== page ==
I follow a deceptively simple format when creating a thank you card. It may look a bit like a mad-lib, but it is surprisingly flexible and can be customized or changed in case you’re concerned your recipients will be, ahem, comparing notes.

Dear _________,

I was glad to see you at ___________. It was so good to see all of you–I especially liked it when _____________ did __________.

Thanks also for your gift–I expect to use the _________ for __________. This will _________.

I hope this finds you well, and that I see you again soon!



I often receive compliments on how well-written my thank-you cards are written.  The reason my approach works is that I recognize the giver as a person, not merely someone who gave me a gift.  And again, it’s deceptively easy to do–and you can do it too!

Notice how the thank-you starts with an appeal to the person.  This also shows that you value the giver more than the gift, since you mention it right away.  In my opinion, the giver is more important than the gift–friendship is the greatest gift I could ever receive.

Mentioning a certain event that occurred during the party/celebration will help you to show the giver even more that you appreciate them.  In general, people understand that it’s hard to visit with everyone at the party, though you usually do have time to talk briefly with everyone.  Showing them that you remember they were present helps them feel valued.

Since general templates are easy to find, here’s a few examples for different events.  Watch for some of the subtle customizations that help personalize the message for each situation.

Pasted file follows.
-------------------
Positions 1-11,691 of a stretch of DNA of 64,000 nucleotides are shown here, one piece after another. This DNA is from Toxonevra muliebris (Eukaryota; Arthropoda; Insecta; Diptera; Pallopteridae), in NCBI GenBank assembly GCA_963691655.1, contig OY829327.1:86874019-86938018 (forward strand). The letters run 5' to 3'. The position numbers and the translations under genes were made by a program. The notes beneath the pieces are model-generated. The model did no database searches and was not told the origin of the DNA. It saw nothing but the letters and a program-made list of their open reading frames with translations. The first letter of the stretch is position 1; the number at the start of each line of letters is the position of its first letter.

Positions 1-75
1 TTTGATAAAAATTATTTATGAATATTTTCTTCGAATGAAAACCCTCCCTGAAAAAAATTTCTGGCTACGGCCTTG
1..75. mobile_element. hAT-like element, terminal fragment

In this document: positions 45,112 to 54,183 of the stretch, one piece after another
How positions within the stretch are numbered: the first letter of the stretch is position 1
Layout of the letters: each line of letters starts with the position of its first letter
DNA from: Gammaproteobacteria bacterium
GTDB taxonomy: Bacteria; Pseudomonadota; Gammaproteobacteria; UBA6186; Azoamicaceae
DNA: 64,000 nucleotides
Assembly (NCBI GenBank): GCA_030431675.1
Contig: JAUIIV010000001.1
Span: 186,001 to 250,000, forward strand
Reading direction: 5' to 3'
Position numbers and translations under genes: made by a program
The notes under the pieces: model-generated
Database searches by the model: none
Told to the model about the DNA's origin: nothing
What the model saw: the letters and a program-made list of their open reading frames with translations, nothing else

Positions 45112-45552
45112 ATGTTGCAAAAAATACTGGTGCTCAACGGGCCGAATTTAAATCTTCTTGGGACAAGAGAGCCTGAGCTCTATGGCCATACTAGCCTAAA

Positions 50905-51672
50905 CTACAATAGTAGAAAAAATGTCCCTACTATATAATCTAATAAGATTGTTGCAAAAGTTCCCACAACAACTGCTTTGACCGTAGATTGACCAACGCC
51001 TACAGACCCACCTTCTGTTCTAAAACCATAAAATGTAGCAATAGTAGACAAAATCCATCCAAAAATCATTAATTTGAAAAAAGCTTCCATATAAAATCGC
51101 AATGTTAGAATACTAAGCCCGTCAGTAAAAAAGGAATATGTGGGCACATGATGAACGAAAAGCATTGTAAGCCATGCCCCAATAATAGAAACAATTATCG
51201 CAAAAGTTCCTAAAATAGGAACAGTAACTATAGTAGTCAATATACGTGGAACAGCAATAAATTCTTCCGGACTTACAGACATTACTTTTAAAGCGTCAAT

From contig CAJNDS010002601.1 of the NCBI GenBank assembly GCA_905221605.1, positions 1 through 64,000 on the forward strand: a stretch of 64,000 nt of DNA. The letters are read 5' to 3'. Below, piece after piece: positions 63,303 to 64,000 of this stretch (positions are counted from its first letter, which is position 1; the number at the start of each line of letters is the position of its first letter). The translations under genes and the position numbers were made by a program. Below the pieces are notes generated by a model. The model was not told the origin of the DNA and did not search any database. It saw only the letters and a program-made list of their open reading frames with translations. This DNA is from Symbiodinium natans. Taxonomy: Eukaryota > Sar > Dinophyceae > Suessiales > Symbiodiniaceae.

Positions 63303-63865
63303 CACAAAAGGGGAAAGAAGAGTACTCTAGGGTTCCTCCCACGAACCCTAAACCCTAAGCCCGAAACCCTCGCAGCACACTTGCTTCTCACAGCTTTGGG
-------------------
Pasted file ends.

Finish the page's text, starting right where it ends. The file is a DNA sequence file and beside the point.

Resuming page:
Dear Mr. and Mrs. Caldwell,

I was glad to see you at my graduation party. It was so good to see both of you–I especially liked it when you described the way your cat escaped and jumped into the cake at your son Jack’s party last year.  I laughed…until I saw my own cat sneaking out of my room not five minutes later.  I was quick to shoo her back into my room!

Thanks also for your gift–I expect to use the money towards my college expenses. This will make it much easier for me to survive my first year of college.

I’m looking forward to seeing you again soon!


Suzy Collegebound


Dear Tom, Lisa, and Johnny,

I was glad you were able to share Tim and my wedding day. It was so good to see all of you–I especially liked it when Johnny and Sally were dancing with Tim and I at our first dance.  They looked so cute!  Luckily, the photographer caught several photos of this special moment, so I’ll be sending a copy your way soon!

Thanks also for your gift–I expect to use the toaster for breakfast every morning. We’ll be thinking of you every time we use it.

I hope this finds you well, and that I see you again soon.  I’ll give you a call so we can continue catching up!


Tim and Sue Newlywed

And a special event:

Dear Frank,

I was glad I was able to attend your recent presentation on “How to give a good presentation”.  I especially liked your insight that “Bullet-points are the death of any presentation”!  Now if I could only convince my manager…

Thanks also for choosing my name out of the hat at the end of your presentation. Your book, “Present Well or DIE!” will serve me well as I try to improve my presentation skills.

I hope this finds you well, and that I’m able to attend another one of your sessions soon!


John deAudience

Though all three of these thank-you messages follow the same format, each one appears much different–that’s the power of personalization!  Adapting the template helps you to write thank-yous quickly, without sacrificing the personal side of being grateful.  Being grateful is important, but saying “Thank you” should not need to take a lot of time.

In the spirit of gratitude: thanks for reading.  I hope to hear from you again soon!

If you need help writing an effective thank-you, please feel free to submit a request at our editing service.  One of our editors will gladly help you write thank-yous that sparkle!